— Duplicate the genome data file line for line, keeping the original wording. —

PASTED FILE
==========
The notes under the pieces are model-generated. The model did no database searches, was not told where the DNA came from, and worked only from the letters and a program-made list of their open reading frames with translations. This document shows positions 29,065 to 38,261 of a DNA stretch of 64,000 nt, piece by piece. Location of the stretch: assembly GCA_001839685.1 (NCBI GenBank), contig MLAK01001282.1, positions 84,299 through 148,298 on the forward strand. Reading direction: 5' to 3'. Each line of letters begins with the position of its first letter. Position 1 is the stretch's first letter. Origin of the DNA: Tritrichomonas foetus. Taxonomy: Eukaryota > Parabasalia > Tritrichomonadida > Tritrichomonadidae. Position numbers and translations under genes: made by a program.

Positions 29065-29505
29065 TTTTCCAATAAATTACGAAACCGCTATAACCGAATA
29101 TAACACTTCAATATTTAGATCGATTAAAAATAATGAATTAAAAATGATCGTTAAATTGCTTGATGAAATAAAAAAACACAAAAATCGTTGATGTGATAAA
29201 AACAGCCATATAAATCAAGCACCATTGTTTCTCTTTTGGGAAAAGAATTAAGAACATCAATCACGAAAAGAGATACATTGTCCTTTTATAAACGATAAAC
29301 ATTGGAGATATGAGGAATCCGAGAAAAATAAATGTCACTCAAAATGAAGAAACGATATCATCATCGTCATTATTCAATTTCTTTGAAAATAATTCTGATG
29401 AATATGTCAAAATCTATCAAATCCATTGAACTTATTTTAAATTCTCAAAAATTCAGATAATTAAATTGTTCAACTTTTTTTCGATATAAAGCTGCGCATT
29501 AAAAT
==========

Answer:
The notes under the pieces are model-generated. The model did no database searches, was not told where the DNA came from, and worked only from the letters and a program-made list of their open reading frames with translations. This document shows positions 29,065 to 38,261 of a DNA stretch of 64,000 nt, piece by piece. Location of the stretch: assembly GCA_001839685.1 (NCBI GenBank), contig MLAK01001282.1, positions 84,299 through 148,298 on the forward strand. Reading direction: 5' to 3'. Each line of letters begins with the position of its first letter. Position 1 is the stretch's first letter. Origin of the DNA: Tritrichomonas foetus. Taxonomy: Eukaryota > Parabasalia > Tritrichomonadida > Tritrichomonadidae. Position numbers and translations under genes: made by a program.

Positions 29065-29505
29065 TTTTCCAATAAATTACGAAACCGCTATAACCGAATA
29101 TAACACTTCAATATTTAGATCGATTAAAAATAATGAATTAAAAATGATCGTTAAATTGCTTGATGAAATAAAAAAACACAAAAATCGTTGATGTGATAAA
29201 AACAGCCATATAAATCAAGCACCATTGTTTCTCTTTTGGGAAAAGAATTAAGAACATCAATCACGAAAAGAGATACATTGTCCTTTTATAAACGATAAAC
29301 ATTGGAGATATGAGGAATCCGAGAAAAATAAATGTCACTCAAAATGAAGAAACGATATCATCATCGTCATTATTCAATTTCTTTGAAAATAATTCTGATG
29401 AATATGTCAAAATCTATCAAATCCATTGAACTTATTTTAAATTCTCAAAAATTCAGATAATTAAATTGTTCAACTTTTTTTCGATATAAAGCTGCGCATT
29501 AAAAT